CASPAR is the Centre for Audio-Visual Study and Practice in Archaeology. It was set up in February 2010 at the UCL Institute of Archaeology, under the Honorary Directorship of Don Henson, to be a focus for research and debate on the relationship between archaeology and audio-visual media of communication and representation, including radio, television, film, internet, hand-held digital communications and static interpretation media. The Advisory Committee has representatives not only from the Institute of Archaeology but also from the British Museum, Bristol University and the University of California at Berkeley.
The launch event was held as a day-conference on 23 April 2010, with talks from the TV presenter and archaeologist Julian Richards, Dan Pett, Angela Piccini and Andy Gardner. CASPAR had a very visible presence at TAG Bristol in 2010. We sponsored and introduced the keynote evening speaker, Michael Wood, who gave an excellent talk about his recent TV series The Story of Britain. Conference delegates were able to take part in a virtual session on First Life, and CASPAR also organised an enthusiastically received day-session on audio-visual media. CASPAR's next activity was a series of research seminars (January to March 2011) covering the development of broadcast archaeology on TV, the challenges of producing archaeology on TV, archaeology on the radio, using digital technology to visualise the past, the Google ancient-places project, audience reception of TV archaeology, developing digital communities, the Portable Antiquities Scheme website, and archaeology and videogames. The seminars were extremely well attended. CASPAR's most recent initiative was a joint workshop with the Archaeology and Communication Research Network (ACRN) on digital strategies of engagement between archaeologists and the public.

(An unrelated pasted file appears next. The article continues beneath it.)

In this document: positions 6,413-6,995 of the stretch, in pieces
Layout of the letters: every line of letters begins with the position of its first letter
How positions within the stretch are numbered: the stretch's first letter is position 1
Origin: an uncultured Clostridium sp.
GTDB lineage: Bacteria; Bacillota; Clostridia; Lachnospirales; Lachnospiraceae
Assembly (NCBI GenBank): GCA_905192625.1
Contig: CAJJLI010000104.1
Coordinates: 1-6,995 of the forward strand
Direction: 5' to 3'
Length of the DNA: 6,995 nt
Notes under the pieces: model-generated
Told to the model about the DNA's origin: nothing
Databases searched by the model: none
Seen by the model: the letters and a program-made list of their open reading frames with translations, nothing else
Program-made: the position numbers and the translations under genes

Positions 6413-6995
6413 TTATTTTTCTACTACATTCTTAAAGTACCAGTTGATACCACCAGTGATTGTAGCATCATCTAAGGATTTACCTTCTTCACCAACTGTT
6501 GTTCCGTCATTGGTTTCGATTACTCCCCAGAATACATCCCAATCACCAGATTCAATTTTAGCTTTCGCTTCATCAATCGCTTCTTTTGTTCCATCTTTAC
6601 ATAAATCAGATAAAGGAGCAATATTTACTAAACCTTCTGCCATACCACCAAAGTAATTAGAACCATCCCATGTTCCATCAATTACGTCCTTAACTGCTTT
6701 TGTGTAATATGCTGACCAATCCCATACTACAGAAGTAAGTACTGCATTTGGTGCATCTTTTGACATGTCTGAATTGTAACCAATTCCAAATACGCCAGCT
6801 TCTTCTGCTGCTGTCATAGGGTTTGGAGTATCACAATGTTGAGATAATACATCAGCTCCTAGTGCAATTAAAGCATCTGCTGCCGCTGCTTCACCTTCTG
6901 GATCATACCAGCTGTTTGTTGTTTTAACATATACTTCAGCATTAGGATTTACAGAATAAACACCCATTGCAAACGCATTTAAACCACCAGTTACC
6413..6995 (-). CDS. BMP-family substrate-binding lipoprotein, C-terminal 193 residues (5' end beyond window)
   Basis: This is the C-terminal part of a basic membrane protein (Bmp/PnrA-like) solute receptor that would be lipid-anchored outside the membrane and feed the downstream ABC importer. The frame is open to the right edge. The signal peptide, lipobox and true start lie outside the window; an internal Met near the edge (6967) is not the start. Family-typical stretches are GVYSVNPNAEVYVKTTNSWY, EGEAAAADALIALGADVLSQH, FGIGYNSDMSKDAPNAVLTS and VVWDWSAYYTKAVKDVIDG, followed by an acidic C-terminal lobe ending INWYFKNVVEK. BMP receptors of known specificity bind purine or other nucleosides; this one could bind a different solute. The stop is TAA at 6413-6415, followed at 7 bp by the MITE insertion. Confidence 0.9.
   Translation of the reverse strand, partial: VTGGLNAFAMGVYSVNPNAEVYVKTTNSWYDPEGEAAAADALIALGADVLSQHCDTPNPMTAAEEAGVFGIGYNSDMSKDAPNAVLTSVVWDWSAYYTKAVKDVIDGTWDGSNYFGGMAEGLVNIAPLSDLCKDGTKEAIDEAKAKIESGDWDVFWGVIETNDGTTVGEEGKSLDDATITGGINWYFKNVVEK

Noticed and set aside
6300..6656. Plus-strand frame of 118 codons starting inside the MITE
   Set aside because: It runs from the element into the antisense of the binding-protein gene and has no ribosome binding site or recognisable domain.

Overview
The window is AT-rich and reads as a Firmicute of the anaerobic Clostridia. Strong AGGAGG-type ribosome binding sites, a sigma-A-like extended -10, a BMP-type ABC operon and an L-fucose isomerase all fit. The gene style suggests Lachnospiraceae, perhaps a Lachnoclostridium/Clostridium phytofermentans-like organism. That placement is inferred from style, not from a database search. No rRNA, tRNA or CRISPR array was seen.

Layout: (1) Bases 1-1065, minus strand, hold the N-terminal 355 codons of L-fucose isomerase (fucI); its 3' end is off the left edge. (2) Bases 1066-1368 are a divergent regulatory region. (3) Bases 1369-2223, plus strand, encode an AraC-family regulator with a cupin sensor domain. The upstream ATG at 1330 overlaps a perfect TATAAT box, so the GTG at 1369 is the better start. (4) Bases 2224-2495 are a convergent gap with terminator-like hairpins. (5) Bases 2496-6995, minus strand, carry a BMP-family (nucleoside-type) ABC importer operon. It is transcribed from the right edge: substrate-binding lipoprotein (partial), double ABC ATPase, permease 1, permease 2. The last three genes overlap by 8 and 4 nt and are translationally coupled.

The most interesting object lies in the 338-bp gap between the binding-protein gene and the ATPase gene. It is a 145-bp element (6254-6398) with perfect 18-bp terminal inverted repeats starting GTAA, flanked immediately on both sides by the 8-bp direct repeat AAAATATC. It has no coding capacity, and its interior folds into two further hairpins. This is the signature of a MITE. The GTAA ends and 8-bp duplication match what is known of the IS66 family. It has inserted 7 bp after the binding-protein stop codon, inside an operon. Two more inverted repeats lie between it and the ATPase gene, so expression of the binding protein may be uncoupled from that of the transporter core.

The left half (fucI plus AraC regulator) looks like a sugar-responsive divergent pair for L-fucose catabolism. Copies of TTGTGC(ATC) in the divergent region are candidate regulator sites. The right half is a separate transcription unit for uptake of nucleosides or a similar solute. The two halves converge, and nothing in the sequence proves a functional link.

CASPAR has a wide-ranging network of interested researchers and practitioners covering many different forms of audio-visual media. A-V technology is developing rapidly. Key areas of development are in social media and augmented reality. Archaeologists now have the means to engage with interested publics in ways that allow a much greater two-way flow of ideas, experiences and information. The corollary of this is that the archaeologists may surrender some of their control over how people engage with the past. How they do this without sacrificing the authority of archaeological practice will be a key challenge that CASPAR is keen to explore. Another key theme to emerge over the last year is the need to undertake more research into the nature of the media audiences for archaeology. They are likely to be more heterogeneous than we suspect, and we need to understand what they are wanting out of their form of engagement with archaeology. A further theme is how to enable genuinely democratic practice in communication that empowers audiences rather than treating them just as consumers of information thrown at them by archaeologists. CASPAR has got off to a good start, with key supporters in Institute staff, such as Tim Schadla-Hall, Andy Gardner and Andy Bevan, and an enthusiastic following among postgraduates, led by Chiara Bonacchi who does much of CASPAR's administration.